The rail project has been marked by repeated delays, but the first stretch running from the Chinese border to Vientiane, the capital of Laos, is scheduled to begin operations in 2021. Nearly crossing the full north-to-south length of Thailand, the project has been divided into multiple sections which will open at different stages.

The implications of this major railway artery have been discussed extensively in recent times, especially following the introduction of the BRI, and it is hard to deny the profound economic and even geopolitical impact that it would have on mainland Southeast Asia. The risks of taking on too much Chinese debt, and the granting of track-side concessions to China, are often debated, but Thailand is in a relatively good position to dictate the terms of its engagement with BRI, at least when compared to poorer neighbors such as Laos, Cambodia, or Myanmar.

All considered, Thailand cannot risk foregoing nor downplaying any of its existing relations with major global powers, and it will have to perform a careful “dance” among them in the period that follows the waning and aftermath of COVID-19. In the uncertain months and years to come, Thailand will have to reassure its powerful partners that it is still a welcoming country for tourists and retirees, as well as for foreign investors.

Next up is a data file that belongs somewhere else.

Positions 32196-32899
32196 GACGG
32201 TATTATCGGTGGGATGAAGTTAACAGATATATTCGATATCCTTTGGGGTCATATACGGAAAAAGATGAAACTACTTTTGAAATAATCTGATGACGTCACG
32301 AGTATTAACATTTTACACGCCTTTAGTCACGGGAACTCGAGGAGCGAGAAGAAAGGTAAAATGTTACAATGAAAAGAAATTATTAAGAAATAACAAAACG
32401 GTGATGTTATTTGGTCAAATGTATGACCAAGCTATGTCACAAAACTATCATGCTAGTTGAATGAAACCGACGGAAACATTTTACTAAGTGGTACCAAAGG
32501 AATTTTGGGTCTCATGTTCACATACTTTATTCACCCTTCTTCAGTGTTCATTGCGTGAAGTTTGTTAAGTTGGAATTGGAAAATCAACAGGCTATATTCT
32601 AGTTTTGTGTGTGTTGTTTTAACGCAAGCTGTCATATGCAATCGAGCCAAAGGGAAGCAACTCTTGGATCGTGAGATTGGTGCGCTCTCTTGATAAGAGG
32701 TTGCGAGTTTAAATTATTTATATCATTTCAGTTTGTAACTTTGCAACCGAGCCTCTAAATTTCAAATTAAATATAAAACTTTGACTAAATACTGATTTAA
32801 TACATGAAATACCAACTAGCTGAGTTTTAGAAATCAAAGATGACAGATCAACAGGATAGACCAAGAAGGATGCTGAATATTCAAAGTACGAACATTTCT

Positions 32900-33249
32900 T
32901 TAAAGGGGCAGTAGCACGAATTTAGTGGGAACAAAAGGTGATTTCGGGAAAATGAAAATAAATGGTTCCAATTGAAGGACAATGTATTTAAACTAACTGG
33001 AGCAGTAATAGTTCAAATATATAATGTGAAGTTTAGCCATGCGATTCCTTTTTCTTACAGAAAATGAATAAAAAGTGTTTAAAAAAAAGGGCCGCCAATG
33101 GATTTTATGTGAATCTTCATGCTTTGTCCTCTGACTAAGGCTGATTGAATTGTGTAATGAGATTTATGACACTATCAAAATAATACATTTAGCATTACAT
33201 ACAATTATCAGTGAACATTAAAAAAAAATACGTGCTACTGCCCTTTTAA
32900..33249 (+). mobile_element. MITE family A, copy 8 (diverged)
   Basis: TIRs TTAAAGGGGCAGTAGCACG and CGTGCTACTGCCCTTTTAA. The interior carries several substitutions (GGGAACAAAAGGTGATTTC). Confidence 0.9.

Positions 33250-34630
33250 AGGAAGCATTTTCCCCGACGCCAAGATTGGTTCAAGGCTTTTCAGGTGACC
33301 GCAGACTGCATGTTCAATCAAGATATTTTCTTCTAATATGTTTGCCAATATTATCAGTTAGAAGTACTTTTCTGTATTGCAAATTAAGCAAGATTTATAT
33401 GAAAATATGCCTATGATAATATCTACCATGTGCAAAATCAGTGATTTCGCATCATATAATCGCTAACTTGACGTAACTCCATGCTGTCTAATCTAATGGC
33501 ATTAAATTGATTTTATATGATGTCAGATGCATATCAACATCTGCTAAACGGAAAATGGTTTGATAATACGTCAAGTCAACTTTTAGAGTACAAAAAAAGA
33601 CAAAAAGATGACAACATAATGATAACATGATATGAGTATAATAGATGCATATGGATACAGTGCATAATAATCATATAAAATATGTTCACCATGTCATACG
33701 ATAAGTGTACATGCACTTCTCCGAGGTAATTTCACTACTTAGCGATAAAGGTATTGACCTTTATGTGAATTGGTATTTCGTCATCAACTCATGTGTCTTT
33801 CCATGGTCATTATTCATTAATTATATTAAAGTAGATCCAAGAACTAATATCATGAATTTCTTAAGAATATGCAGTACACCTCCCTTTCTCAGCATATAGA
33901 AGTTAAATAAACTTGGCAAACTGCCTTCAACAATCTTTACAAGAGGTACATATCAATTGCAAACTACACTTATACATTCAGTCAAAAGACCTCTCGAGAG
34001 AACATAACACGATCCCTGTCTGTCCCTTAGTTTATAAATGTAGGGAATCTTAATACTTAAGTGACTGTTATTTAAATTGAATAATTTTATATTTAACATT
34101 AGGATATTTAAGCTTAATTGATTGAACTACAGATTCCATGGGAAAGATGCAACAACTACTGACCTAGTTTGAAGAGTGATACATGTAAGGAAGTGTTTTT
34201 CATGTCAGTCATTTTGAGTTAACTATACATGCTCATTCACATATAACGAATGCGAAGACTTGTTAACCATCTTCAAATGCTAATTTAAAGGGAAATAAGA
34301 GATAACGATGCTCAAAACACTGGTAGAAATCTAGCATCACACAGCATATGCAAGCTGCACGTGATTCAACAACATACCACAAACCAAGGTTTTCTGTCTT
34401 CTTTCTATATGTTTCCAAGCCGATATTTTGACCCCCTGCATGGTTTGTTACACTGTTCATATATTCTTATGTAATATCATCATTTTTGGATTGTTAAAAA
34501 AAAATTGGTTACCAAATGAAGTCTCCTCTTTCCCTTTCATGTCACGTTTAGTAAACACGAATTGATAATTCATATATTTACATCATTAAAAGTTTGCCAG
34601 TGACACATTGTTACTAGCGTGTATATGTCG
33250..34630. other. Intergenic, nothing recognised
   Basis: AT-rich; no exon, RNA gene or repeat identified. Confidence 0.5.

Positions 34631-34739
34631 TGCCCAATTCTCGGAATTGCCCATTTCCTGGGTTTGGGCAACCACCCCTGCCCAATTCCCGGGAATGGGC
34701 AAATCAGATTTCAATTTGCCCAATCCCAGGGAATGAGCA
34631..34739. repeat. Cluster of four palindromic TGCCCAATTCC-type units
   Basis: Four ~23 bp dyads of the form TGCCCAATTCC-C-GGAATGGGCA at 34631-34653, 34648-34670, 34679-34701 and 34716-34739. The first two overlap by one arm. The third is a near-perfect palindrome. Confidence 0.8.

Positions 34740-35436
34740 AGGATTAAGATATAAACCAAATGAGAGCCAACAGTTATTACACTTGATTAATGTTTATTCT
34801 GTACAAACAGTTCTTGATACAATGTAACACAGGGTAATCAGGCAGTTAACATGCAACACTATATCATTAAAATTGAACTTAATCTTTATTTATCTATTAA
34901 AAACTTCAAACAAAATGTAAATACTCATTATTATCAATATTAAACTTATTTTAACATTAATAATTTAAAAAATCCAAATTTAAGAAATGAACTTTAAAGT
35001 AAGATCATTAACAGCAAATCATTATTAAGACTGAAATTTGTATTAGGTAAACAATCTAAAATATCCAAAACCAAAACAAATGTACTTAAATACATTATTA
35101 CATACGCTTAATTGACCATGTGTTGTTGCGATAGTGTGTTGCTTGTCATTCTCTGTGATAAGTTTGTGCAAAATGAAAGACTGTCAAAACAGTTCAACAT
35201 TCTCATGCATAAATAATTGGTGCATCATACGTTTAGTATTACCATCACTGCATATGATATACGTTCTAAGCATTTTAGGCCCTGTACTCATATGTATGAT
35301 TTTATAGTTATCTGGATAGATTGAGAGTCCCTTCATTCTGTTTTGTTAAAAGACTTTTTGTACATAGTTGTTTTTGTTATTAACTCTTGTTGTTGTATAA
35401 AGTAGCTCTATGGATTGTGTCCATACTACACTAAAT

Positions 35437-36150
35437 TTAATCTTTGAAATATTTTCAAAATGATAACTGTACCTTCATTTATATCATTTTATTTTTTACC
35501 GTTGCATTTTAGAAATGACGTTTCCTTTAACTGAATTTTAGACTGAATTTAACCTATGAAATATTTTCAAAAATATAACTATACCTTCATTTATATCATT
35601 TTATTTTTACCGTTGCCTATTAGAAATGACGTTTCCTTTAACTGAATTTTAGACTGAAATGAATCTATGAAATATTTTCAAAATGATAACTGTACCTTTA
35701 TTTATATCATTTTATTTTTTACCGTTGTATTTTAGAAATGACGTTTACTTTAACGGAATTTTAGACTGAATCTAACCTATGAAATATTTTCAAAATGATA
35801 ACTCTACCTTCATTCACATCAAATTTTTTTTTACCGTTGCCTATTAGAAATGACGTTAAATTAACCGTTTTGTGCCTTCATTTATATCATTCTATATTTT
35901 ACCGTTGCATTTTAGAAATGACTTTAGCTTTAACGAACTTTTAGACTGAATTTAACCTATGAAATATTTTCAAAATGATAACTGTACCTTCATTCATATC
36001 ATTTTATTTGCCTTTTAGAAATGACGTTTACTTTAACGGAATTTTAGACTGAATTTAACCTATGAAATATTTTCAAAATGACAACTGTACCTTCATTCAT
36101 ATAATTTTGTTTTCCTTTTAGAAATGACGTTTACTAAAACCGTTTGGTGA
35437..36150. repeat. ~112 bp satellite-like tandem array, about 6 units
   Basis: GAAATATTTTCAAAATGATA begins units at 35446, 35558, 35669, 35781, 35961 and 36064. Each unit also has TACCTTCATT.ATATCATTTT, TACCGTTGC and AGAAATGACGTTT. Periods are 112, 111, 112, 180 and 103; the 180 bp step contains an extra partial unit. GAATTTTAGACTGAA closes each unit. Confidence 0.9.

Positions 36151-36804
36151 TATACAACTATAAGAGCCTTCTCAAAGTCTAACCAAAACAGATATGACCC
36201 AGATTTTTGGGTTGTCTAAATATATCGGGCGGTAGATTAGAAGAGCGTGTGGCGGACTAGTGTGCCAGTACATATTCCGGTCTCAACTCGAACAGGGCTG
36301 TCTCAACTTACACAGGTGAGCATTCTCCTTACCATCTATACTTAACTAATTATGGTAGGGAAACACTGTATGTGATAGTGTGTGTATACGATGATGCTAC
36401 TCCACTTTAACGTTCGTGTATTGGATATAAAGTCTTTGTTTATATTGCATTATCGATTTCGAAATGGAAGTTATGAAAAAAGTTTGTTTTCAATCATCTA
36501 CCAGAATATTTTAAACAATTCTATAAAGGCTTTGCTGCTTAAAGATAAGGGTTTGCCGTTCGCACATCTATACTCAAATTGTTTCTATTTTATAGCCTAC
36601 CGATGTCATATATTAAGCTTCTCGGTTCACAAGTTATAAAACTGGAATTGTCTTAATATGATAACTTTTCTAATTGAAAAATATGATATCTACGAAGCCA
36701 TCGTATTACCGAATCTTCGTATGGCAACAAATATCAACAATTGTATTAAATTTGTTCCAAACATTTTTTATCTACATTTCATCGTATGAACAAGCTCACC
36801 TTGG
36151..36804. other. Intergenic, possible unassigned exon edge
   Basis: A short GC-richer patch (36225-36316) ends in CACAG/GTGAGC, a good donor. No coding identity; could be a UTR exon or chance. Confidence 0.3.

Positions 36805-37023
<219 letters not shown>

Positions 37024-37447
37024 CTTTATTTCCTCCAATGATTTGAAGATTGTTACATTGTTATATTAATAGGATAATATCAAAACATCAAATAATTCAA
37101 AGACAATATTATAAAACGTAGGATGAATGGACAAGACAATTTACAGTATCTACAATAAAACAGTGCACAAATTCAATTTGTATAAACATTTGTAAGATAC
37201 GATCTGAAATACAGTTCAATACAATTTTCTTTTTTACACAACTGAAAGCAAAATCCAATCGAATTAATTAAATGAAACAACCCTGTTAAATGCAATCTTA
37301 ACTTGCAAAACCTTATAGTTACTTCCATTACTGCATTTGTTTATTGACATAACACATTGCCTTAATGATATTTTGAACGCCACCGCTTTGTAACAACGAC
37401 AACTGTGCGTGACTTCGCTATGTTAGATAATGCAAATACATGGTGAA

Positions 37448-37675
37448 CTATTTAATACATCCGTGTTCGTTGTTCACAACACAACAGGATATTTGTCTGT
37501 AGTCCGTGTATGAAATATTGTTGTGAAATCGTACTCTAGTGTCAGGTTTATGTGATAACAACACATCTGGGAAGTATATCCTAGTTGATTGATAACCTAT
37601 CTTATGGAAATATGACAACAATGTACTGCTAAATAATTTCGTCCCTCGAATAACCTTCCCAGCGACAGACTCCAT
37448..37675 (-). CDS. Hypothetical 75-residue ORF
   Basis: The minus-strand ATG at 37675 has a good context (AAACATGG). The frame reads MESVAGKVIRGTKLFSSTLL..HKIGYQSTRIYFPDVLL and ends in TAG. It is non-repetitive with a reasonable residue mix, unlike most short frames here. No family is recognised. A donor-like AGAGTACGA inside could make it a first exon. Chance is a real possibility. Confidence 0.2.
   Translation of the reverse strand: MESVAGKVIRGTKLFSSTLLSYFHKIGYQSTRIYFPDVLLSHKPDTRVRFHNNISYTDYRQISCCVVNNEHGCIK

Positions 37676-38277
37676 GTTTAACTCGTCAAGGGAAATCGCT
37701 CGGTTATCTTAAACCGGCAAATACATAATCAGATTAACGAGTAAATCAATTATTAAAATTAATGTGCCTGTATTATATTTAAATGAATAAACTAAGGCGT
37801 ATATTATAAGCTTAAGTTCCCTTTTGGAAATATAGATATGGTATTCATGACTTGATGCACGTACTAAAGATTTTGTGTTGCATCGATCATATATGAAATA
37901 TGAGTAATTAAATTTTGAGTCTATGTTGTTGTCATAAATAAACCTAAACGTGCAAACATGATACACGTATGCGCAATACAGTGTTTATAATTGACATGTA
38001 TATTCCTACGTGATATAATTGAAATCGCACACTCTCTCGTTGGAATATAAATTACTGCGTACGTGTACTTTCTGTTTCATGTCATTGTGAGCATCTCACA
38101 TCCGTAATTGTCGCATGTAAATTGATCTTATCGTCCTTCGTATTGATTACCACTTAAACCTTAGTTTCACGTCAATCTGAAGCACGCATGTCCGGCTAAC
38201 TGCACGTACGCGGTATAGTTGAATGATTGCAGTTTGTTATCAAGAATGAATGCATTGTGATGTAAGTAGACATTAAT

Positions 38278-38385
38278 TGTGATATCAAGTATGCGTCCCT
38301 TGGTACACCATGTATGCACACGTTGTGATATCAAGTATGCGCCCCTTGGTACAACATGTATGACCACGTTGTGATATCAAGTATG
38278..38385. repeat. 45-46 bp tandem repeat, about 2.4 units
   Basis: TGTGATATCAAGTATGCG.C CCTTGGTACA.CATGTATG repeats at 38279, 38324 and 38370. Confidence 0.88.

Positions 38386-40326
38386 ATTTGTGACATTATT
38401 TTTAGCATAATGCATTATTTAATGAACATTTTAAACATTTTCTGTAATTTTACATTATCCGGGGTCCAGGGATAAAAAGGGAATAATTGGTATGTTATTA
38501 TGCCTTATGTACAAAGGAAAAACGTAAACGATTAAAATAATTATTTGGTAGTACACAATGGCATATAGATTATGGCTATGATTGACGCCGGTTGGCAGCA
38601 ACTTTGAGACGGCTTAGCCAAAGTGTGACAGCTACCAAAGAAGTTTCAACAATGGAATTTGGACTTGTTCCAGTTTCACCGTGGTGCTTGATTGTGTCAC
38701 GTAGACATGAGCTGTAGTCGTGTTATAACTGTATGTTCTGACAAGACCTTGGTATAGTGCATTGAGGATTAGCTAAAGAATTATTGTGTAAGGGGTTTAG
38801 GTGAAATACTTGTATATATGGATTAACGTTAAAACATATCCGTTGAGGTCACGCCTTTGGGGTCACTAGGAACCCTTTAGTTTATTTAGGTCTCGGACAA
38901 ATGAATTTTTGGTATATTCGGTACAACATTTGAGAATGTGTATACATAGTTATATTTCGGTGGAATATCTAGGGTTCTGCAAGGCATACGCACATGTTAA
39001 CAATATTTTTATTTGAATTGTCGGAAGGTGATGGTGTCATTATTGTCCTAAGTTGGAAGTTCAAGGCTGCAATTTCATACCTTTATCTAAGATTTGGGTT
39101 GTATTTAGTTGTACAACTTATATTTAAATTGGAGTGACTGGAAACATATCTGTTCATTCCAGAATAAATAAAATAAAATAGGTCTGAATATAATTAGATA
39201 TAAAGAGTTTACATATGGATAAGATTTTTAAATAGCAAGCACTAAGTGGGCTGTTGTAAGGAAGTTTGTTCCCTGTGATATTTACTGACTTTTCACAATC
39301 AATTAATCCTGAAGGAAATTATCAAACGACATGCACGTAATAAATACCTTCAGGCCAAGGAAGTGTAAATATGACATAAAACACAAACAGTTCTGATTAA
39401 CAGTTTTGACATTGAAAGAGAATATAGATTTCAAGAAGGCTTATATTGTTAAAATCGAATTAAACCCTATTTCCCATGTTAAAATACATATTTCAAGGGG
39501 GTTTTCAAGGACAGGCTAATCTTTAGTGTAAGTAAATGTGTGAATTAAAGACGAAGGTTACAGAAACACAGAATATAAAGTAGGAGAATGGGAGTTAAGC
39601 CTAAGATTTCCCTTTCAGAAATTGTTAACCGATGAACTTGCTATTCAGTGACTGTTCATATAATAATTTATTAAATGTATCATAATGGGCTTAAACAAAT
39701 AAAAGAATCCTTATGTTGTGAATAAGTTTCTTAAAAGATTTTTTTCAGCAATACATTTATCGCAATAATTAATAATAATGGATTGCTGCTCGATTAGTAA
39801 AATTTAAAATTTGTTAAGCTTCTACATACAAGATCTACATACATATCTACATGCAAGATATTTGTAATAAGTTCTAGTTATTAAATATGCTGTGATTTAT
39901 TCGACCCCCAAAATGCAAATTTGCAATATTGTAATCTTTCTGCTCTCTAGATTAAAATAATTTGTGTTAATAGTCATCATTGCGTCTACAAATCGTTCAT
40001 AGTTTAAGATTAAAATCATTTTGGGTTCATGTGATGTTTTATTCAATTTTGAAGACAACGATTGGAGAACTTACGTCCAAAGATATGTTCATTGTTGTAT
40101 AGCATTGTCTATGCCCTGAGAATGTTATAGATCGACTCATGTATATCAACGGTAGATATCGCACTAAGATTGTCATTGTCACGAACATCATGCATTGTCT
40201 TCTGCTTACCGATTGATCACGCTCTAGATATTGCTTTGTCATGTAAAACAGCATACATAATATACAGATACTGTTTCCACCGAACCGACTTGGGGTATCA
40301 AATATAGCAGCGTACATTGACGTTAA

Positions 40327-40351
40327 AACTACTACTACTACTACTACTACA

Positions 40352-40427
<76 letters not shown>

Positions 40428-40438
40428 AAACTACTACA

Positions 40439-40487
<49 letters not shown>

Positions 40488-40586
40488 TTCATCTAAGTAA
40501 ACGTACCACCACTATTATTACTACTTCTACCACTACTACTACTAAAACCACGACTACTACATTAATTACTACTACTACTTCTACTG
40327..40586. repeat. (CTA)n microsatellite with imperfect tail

Such a multipronged approach would entail developing and implementing Thailand’s advertised “Safe and Sealed” strategy for tourism, reopening the borders to at least selected investors and businesspeople, and being one of the first countries to engage the soon-to-be-elected successor to Abe. It would also require the Thai government to avoid upsetting either the U.S. or China, while maintaining a judicious balance of economic and strategic ties with both. And all of this would have to be done while facing growing domestic pressure to address unemployment, and rising calls for far-reaching political reforms. After all, a country in turmoil is not appealing to either tourists or investors.

Ultimately, Thailand has already shown that it has the ability to benefit both from competition and cooperation among major powers. The Kingdom is accommodating but proud, and will not easily bend to any outside power’s will, especially when it is perceived as overbearing and patronizing. Owing to its strategic geographical position and role within the Association of Southeast Asian Nations, Thailand is in a relatively favorable position in the midst of intensifying global disputes. But finding a balance between domestic and external challenges might require changes and decisions that the country may not be ready to make – at least not yet.

Daniele Carminati is a PhD candidate in Asian and International Studies at the City University of Hong Kong. His interests revolve around the impact of globalization and the ensuing trends and issues across East and Southeast Asia with a particular focus on soft power dynamics.